Sitting With the Suffering

Nicole Bingaman Beautiful Truth April 2018

Yesterday, I was walking with my workmates on an afternoon break when a gentleman started discussing his upcoming retirement. He and his wife are looking forward to taking the trips they’ve been dreaming of, and settling into simpler, slower days. While I felt happy for my friend, I also noticed a knot forming at the back of my throat.

I began to contemplate…what does the future look like for me? Where will my husband and I be in fifteen years? Will Taylor still live with us? Will we have more freedom? Will I survive twenty more years at this pace? It dawned on me that I may never retire from my current role. Suddenly I felt a rising panic and palpable anger. I did what I often do; I swallowed my feelings whole and put them in a place where they could safely reside until I was ready to process them.

At home that evening, Taylor shared with me that the person he considered his closest friend before his accident had become engaged. I sensed Taylor wanted to express the appropriate emotion and be happy for his friend, but I recognized he felt conflicted. Taylor often lives in a land of yesterdays and is not completely clear on how life in the present day unfolds. He gets stuck on things like not being able to drive or work, and the absence of a significant other, and he wonders what his future looks like. I can relate to the fact that having the map of your life suddenly discarded and replaced is extremely confusing.

I shared with Taylor that it was normal to be happy for his friend while also feeling sad and a jealous about the engagement. Being permitted to share the truth means acknowledging the places we find ourselves. I want Taylor to learn to manage his emotions, and not feel like he should ignore them.

Anger. Sadness. Jealousy. Grief. Frustration. Despair. Hopelessness.

These are emotions we tend to avoid. They are almost taboo. For example, when someone asks us, “How are you?” We automatically answer, “Fine.” What if our answer was, “I am in so much pain I’m not sure how to get to the other side of it. I need support. I need a hug. I need to know my sorrow is valid and that I matter.”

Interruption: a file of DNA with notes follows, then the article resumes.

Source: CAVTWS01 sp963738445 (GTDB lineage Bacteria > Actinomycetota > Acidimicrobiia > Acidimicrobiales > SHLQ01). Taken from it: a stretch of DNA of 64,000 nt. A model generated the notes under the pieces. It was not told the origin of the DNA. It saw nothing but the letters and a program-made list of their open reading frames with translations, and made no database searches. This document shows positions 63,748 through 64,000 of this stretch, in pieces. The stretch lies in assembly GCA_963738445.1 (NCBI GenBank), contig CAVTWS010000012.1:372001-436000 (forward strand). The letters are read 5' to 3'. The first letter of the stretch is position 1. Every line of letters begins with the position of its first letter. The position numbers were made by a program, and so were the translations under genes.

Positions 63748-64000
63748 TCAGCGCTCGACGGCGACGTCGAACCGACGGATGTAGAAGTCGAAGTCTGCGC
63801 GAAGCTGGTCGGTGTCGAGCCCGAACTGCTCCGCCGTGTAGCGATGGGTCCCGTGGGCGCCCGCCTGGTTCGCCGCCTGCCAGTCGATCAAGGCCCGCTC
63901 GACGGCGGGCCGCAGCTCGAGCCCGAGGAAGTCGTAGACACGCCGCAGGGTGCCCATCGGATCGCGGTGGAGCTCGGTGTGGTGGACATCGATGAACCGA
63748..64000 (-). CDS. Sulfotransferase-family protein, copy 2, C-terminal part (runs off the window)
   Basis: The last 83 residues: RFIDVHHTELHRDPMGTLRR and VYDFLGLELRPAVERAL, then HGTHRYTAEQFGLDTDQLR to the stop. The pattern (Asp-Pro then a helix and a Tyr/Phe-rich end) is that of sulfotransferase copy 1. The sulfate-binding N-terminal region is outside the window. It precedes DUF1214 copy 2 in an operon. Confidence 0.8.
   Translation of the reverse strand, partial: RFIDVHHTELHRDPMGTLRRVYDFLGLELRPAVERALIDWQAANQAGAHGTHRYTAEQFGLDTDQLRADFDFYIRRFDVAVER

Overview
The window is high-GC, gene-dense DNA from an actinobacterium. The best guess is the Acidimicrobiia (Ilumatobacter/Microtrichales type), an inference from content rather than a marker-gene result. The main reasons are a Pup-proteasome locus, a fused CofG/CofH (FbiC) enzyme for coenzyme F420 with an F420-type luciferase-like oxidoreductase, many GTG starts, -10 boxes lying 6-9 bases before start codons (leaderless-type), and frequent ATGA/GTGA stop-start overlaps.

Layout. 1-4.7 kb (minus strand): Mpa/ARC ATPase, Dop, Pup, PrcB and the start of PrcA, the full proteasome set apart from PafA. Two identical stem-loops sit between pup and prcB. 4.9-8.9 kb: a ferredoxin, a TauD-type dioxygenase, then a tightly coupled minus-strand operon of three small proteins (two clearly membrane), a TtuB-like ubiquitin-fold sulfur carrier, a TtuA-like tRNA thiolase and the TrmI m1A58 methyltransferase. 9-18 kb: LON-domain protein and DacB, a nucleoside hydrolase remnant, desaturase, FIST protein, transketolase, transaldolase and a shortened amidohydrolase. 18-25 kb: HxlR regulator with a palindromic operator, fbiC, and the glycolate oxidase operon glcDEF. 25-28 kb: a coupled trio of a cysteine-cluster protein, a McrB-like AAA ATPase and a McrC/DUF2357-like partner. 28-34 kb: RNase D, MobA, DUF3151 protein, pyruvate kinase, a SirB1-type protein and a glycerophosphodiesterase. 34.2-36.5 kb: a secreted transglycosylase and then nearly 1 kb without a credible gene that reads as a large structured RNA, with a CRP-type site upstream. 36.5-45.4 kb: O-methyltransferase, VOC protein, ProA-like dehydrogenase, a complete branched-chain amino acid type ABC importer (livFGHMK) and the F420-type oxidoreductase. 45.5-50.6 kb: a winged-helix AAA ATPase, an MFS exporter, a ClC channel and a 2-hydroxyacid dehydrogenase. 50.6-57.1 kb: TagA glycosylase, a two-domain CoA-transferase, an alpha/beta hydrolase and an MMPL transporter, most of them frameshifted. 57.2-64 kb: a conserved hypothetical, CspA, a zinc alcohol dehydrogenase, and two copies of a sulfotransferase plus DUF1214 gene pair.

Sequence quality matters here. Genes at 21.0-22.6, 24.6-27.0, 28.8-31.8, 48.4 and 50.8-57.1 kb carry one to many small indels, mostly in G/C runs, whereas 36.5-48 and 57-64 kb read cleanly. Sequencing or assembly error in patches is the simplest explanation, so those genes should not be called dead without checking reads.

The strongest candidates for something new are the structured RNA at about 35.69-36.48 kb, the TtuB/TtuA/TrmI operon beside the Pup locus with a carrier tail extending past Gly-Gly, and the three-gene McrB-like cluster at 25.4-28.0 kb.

What if, instead of avoiding our suffering, we sat with it? What if we picked a sunny spot on a bench, got out a tablet, and wrote down how we feel in our darkest moments? What if we acknowledged the struggles instead of ignoring the pain? What would happen?

I can tell you what wouldn’t take place.
The world would not come crashing down.
You would not feel worse for owning your pain.
And you would not become more defeated.
You might actually find freedom in your openness.
To be vulnerable requires courage. It often requires a large measure of it.

I’ve shared my personal struggles with brain injury on Facebook. I selectively share some of them on the Team Taylor page. We have several followers who are part of the brain injury community. Through the page, I’ve built meaningful connections. One of the common messages I receive is, “Please don’t stop sharing. You’ve captured what I feel, and it has made me realize I am not alone.” No matter how often I hear this, I still battle with publicly acknowledging my negative feelings about Taylor’s injury.

When brain injury comes into a family, it is an unwelcome guest, sitting at the table every single night. In time, you have to learn to accept the guest, and what the presence of it means. You can’t just pretend it isn’t there, and you can’t act like you know the totality of all that is involved.

This is what I know: neither Taylor nor I can safely say what our futures might look like. He is still recovering. While we know it will be a lifetime, I believe there are more milestones to come. I can say with certainty, as long as I have breath in my body, I will support Taylor. I don’t know the paths that we may be asked to walk, but I know that as long as I am able, I will do my best.

Sometimes, Taylor and I misunderstand each other. He wants me to know his frustration and ache is ever-present, and I want him to comprehend that his injury has affected his entire family. I hurt for him. I also hurt for his dad, brothers, and myself. Gosh, it is complicated, isn’t it?